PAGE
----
India, the Colonies, and War.
But very soon his friends began
To doubt is he were quite the man:
Thus if a member rose to say
(As members do from day to day),
"Arising out of that reply . . .!"
Lord Lundy would begin to cry.
A Hint at harmless little jobs
Would shake him with convulsive sobs.
While as for Revelations, these
Would simply bring him to his knees,
And leave him whimpering like a child.
It drove his colleagues raving wild!
They let him sink from Post to Post,
From fifteen hundred at the most
To eight, and barely six--and then
To be Curator of Big Ben!. . .
And finally there came a Threat
To oust him from the Cabinet!
The Duke -- his aged grand-sire -- bore
The shame till he could bear no more.
He rallied his declining powers,
Summoned the youth to Brackley Towers,
And bitterly addressed him thus--
"Sir! you have disappointed us!
We had intended you to be
The next Prime Minister but three:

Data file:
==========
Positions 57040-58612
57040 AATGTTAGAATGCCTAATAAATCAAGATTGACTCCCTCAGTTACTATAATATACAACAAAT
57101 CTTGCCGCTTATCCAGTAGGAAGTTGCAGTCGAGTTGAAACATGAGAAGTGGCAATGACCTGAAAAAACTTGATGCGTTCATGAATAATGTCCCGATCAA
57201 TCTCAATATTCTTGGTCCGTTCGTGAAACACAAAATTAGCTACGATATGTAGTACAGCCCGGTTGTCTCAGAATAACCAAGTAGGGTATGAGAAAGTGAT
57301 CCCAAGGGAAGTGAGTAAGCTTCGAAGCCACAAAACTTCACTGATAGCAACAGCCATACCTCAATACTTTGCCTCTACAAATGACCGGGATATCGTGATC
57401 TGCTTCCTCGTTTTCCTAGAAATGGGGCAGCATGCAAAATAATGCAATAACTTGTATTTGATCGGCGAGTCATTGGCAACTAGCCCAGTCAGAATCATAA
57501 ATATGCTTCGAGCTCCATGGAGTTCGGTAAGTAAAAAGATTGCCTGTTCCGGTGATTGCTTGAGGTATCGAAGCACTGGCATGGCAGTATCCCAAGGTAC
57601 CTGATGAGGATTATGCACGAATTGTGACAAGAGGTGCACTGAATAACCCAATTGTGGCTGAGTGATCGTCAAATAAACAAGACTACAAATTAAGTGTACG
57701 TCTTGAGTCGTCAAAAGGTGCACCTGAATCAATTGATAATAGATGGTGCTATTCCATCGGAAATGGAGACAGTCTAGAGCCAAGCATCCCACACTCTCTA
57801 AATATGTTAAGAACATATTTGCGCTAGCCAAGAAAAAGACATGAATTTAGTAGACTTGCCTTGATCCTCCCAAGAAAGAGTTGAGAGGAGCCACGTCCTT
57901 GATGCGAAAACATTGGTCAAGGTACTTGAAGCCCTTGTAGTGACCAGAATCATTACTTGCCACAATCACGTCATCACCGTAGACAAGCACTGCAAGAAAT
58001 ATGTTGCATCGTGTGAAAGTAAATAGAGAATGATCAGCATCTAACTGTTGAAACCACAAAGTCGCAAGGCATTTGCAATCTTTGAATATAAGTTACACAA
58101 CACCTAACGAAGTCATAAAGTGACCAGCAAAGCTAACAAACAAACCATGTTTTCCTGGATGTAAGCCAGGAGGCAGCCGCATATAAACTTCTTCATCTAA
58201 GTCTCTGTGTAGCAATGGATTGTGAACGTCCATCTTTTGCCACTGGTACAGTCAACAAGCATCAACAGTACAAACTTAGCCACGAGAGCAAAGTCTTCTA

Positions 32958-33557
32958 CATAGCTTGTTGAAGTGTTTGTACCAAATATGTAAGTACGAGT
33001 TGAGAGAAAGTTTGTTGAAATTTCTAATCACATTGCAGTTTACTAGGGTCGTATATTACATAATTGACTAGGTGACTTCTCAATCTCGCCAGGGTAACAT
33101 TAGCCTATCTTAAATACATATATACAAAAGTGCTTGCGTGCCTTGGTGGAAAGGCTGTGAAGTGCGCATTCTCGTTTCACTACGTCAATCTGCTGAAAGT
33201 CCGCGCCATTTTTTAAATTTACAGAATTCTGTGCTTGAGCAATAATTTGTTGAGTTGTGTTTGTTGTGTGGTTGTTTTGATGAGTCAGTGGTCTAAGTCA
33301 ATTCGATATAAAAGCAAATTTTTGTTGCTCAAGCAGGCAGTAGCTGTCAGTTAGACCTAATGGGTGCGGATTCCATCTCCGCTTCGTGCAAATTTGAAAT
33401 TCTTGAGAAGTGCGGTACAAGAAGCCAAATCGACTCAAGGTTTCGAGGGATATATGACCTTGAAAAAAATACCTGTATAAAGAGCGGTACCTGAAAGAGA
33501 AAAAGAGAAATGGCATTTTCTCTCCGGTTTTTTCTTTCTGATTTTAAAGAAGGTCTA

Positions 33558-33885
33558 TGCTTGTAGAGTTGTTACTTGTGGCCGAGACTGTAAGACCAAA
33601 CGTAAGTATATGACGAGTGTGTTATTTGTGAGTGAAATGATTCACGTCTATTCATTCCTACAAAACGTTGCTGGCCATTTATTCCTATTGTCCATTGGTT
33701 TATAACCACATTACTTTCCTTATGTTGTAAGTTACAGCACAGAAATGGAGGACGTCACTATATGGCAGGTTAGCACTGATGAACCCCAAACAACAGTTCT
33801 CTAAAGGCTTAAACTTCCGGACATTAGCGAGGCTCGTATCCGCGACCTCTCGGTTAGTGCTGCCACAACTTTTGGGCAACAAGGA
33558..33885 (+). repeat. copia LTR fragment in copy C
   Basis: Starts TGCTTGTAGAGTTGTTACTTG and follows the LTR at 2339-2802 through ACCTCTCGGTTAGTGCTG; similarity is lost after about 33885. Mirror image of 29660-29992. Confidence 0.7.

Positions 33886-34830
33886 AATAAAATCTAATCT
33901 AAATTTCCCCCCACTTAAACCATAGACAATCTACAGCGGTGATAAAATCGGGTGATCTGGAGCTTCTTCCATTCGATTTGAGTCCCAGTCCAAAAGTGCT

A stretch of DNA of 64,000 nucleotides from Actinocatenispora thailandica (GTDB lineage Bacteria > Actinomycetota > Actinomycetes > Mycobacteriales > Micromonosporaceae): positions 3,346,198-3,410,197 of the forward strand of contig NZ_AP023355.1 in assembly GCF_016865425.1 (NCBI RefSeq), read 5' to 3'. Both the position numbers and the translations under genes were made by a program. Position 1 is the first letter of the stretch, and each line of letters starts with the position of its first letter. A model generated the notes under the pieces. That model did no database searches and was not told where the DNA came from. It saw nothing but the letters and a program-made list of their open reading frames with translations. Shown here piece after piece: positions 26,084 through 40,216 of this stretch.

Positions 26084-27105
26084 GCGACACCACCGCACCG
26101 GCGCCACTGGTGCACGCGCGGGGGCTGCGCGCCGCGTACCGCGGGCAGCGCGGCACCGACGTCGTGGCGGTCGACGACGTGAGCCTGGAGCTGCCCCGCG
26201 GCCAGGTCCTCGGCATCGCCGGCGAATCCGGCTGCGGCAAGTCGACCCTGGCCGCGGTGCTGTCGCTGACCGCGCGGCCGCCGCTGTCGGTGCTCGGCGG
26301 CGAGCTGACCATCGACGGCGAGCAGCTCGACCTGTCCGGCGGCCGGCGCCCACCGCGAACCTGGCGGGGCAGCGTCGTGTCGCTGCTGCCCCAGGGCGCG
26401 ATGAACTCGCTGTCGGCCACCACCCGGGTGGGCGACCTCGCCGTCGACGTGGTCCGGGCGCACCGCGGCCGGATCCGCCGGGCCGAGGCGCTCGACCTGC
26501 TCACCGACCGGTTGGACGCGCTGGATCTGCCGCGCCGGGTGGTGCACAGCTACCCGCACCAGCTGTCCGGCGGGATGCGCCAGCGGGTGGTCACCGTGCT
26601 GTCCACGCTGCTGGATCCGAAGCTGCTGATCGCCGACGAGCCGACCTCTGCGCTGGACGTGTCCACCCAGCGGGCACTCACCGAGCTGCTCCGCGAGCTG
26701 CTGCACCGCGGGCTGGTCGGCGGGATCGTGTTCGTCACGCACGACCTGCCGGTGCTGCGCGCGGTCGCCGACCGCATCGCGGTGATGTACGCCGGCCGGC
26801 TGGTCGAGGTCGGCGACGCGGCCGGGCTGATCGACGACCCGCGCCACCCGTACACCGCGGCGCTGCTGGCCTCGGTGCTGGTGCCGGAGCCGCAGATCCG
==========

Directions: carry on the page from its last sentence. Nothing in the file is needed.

The stocks were sold; the Press was squared:
The Middle Class was quite prepared.
But as it is! . . . My language fails!
Go out and govern New South Wales!"
The Aged Patriot groaned and died:
And gracious! how Lord Lundy cried!
Lord Lundy II Hilaire Belloc
Poem by the Bridge at Ten-Shin Ezra Pound
Life - Charlotte Brontë
LIFE, believe, is not a dream
So dark as sages say;
Oft a little morning rain
Foretells a pleasant day.
Sometimes there are clouds of gloom,
But these are transient all;
If the shower will make the roses bloom,
O why lament its fall ?
Life's sunny hours flit by,
Enjoy them as they fly !
What though Death at times steps in
And calls our Best away ?